Is it possible for a mediator to show too much empathy? At a program SCMA put on last night which included a mock employment mediation, reaction in the room was divided in response to the demonstrator's expressions of understanding of the employee's grievances. Although a few in the audience felt that the mediator could have gone even further in commiserating with the employee's feelings that the employer had not adequately accommodated her need for religious observances in the workplace, a fair number of others thought it was wrong for the mediator to display any sort of solidarity with the employee's complaints.
Those who objected to the mediator's expressions of empathy thought this approach could threaten the mediator's neutrality. They also seemed to think that what parties in mediation need is not so much understanding of their complaints and feelings, but more reality testing. In this case, the non-empathizers thought this employee needed to hear a strong message that she was unlikely to prevail in her lawsuit alleging discrimination based on her religion. Presumably that sort of warning would dissuade her from pursuing a lawsuit, and induce her to accept what the employer might be willing to offer. What was telling, however, was the role-playing employee's reaction to these differing approaches. It was the more empathetic responses that made her feel more positively about the process, and that seemed more likely to cause her to react favorably to the possibility of a negotiated resolution of the dispute.
The split in the audience for our program revealed a real dichotomy of views going to the very essence of what mediation is, and what role the mediator is supposed to play in it. The mediators who disapproved of empathizing with the parties believe in appearing judgmental and stern. Parties unable to resolve their conflict come to such a figure to be told what to do, presumably because they lack sufficient knowledge of how the law would resolve their dispute. In mediation parlance, this is called an evaluative approach, and it suits former judges and many experienced attorneys who assume that what parties need from mediation is an opinion on the merits of their positions by a neutral who is knowledgeable and experienced in the ways of trials and juries. A mediated solution is almost imposed on the parties in that scenario. They may not always like it, but they may accept it as a good approximation of what they would receive from court.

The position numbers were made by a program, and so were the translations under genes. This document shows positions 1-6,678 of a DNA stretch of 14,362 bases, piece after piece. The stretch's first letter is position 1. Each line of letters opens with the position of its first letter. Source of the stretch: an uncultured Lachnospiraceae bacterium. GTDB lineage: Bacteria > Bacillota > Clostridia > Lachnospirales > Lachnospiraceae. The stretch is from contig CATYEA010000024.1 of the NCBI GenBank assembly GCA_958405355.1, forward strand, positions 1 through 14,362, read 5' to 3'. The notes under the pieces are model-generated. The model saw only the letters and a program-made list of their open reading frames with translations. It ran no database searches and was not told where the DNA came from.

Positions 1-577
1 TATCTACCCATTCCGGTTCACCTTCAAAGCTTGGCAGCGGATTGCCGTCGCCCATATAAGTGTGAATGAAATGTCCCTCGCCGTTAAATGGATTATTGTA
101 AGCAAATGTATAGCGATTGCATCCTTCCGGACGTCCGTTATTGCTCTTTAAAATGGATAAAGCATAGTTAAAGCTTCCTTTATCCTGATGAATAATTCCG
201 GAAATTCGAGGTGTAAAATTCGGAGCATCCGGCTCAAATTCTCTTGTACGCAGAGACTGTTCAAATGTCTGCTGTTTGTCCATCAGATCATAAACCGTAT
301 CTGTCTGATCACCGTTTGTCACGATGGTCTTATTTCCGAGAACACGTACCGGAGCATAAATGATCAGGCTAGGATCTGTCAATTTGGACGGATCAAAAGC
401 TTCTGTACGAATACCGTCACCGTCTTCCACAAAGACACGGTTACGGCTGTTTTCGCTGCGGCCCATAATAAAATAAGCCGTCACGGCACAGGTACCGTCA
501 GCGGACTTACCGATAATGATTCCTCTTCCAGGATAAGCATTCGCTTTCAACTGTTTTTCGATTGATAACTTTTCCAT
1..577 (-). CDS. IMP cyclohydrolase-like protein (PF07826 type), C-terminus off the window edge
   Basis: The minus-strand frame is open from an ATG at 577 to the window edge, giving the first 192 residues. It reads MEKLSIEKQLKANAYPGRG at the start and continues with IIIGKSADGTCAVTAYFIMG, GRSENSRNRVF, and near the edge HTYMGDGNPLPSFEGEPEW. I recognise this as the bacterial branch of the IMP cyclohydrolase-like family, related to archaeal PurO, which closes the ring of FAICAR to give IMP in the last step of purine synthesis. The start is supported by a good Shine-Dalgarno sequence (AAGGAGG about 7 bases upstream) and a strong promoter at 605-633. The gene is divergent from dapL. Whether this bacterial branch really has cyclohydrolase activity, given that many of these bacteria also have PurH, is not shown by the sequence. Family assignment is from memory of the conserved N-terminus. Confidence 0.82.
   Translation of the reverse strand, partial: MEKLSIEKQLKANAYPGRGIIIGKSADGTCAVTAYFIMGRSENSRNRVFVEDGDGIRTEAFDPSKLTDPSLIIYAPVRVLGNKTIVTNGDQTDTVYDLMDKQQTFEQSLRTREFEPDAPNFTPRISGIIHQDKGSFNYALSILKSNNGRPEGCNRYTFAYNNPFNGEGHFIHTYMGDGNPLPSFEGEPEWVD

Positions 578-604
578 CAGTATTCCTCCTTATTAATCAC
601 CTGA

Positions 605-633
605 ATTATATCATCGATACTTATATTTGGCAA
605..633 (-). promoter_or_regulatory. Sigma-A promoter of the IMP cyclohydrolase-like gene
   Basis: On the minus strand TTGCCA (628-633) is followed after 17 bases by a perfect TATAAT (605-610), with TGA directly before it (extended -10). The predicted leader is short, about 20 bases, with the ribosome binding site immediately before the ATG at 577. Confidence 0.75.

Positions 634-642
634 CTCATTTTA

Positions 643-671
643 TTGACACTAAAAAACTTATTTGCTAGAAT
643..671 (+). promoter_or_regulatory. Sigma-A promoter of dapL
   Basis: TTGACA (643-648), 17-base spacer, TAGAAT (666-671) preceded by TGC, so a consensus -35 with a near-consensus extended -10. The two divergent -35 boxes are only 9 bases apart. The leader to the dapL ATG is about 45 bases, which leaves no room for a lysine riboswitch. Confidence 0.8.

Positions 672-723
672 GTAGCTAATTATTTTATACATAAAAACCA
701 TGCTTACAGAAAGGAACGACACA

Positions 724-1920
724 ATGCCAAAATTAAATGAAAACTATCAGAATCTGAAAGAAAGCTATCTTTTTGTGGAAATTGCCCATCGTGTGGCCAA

An empathetic mediator, on the other hand, appears kind and forgiving, and seeks to inspire hope and trust from the participants. Such mediators, who range, again in mediator parlance, from facilitative to transformative, believe that the solutions to parties' conflicts lie within the parties themselves, and that greater understanding and sympathy from the mediator will lead them to greater understanding of each other's interests, and to a resolution that feels right to them. Such a mediator is not going to tell the parties what to do, but may instill enough trust in the parties that they will willingly modify their demands, and help find solutions to their conflict.
Which approach is right? The field may not be well-developed enough to answer that question. Certainly those in our group who feel that excessive empathy violates the mediator's neutrality consider their evaluative style more appropriate. On the other side, those who find it hard to believe that the mediator can be too empathetic believe that their more facilitative approach is the only true form of mediation, and some even consider it antithetical to the proper conduct of mediation to offer legal opinions or suggest solutions for the parties.
Personally, I would pay attention to the parties' feelings and expectations and reactions to the process. People do tend to open up to expressions of empathy. And they don't usually respond well, at least initially, to having their feelings and positions challenged. But parties also sometimes need to face some unpleasant truths. How soon should mediators lower the boom on them? My sense is that most participants in conflict are suffering enough when they walk into a mediation that they don't need that to happen right away.
By Joe Markowitz